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ND ponders Arafat’s legacy

Justin Tardiff | Tuesday, November 16, 2004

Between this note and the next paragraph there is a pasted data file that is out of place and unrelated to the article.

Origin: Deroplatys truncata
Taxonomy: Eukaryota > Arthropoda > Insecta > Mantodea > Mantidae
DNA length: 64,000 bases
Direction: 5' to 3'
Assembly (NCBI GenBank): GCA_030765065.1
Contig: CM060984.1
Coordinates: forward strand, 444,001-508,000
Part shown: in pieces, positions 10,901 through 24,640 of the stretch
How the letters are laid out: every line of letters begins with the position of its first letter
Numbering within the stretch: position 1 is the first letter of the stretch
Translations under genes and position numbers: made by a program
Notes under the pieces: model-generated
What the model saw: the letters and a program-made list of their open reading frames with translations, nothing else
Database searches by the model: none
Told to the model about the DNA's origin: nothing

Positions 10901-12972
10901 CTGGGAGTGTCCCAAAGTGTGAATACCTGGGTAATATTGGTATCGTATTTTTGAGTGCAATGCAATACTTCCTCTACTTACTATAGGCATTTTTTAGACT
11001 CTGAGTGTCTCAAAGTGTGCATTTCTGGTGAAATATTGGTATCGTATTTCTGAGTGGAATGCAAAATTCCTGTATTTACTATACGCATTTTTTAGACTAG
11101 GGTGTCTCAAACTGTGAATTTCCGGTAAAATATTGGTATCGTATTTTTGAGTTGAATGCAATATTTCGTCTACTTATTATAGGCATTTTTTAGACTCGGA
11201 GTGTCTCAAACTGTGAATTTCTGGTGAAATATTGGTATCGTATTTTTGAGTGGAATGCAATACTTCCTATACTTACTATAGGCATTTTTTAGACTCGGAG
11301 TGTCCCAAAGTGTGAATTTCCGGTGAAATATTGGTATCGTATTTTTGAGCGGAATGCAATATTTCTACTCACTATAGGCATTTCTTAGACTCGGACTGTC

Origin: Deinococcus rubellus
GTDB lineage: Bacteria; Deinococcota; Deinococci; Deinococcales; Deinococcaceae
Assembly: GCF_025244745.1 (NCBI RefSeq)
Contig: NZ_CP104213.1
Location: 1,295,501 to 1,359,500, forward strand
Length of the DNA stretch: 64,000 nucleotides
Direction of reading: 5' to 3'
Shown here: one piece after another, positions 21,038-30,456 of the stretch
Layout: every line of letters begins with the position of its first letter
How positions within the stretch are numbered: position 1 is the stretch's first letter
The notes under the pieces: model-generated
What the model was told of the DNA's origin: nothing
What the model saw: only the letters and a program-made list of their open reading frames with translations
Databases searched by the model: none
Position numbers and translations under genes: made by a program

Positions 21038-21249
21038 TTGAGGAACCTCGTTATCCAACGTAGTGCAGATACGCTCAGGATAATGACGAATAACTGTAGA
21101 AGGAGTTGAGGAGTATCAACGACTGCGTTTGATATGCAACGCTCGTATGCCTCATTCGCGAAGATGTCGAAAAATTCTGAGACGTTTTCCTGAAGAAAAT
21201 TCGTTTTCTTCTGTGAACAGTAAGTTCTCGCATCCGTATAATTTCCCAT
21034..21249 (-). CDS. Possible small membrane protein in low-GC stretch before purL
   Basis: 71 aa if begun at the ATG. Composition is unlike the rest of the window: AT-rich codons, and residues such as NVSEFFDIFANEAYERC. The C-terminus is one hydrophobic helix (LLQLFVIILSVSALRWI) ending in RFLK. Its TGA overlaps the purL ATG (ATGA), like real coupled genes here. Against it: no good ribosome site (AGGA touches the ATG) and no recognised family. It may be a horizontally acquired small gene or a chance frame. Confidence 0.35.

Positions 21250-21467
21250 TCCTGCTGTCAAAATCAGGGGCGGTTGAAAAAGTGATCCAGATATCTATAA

Though his death remains recent news, the legacy of Palestinian leader Yasir Arafat is already a matter of serious contention, as some have eulogized him as a freedom fighter while others have condemned him as a terrorist. “Among Palestinians, Arafat after death will in all likelihood become even more of a heroic figure who symbolized and will continue to symbolize their nationalist aspirations and dreams,” said Asma Afsaruddin, a professor in the Arabic and Islamic studies department. “The mistakes he made will be forgiven and perhaps forgotten; he will rather be remembered as a man and leader who selflessly dedicated his life to the Palestinian cause … He was and will remain a national icon for most Palestinians.”Notre Dame student Mohammad Hamad is one of those Palestinians for whom Arafat was a symbol of the hope for self-rule. “Arafat was a man of peace, a freedom fighter and a godfather for Palestinians,” he said, rejecting both the terrorist label that critics have applied to the leader and the accusation that Arafat’s acts of aggression against Israelis amounted to genocide. “He is not a Hitler, not a Stalin, not a Pol Pot. He was a leader in every sense of the word,” Hamad said.Political science professor Keir Lieber took a more negative view of Arafat’s legacy. “History will judge Yasir Arafat harshly,” he said. “He rose to prominence through terrorism and murder and then betrayed the Palestinians simply to maintain his grip on power. He was a corrupt, dictatorial and ineffective leader who was incapable of either peace-making or state-building.”Although he recognized some of Arafat’s shortcomings, political science professor Dan Lindley said history will take a more mixed view of him as a leader. “I think he’ll be recognized as someone who was initially a hero, but ultimately, a failure,” Lindley said. “He led Palestinians to a place where they were a force to be dealt with, but on the other hand, what has he been doing over the last 15 or 20 years that has amounted to much?” Lindley also mentioned the unaccounted-for billions given to Arafat to help aid in the founding of a Palestinian state, saying that if Arafat did in fact embezzle that money, he might be remembered as “a criminal, a king-thief of billions, another klepto-crat” from the Third World. Further complicating Arafat’s legacy is the paradoxical catch-22 that Israel and the West encountered in negotiating with the leader, Lindley said. “Either he was in control of various bombings or terrorist incidents, in which case, he’s someone you don’t want to deal with because he’s a terrorist, or he’s not a terrorist, in which case you don’t want to speak to him because he doesn’t control the side he claims to speak for,” Lindley said. Anthropology professor Patrick Gaffney, a specialist in Middle Eastern politics, also commented about the difficulty of knowing how much control Arafat really wielded over Palestinians, saying that Israel’s demonization of Arafat often blew his real power out of proportion. “Israeli officials blamed him for every possible assault on Israeli security, building him up as the source of all their problems in a way that was bizarre and contradictory,” Gaffney said. He also echoed Lindley’s comments about Arafat’s initial successes but ultimate failure, saying that to the end, Arafat remained a guerilla fighter rather than a statesman. “Arafat never lost the habits of someone who was in hiding,” he said. ” … He had a terrific first three quarters of his term, but was not able to change under a new set of political circumstances.”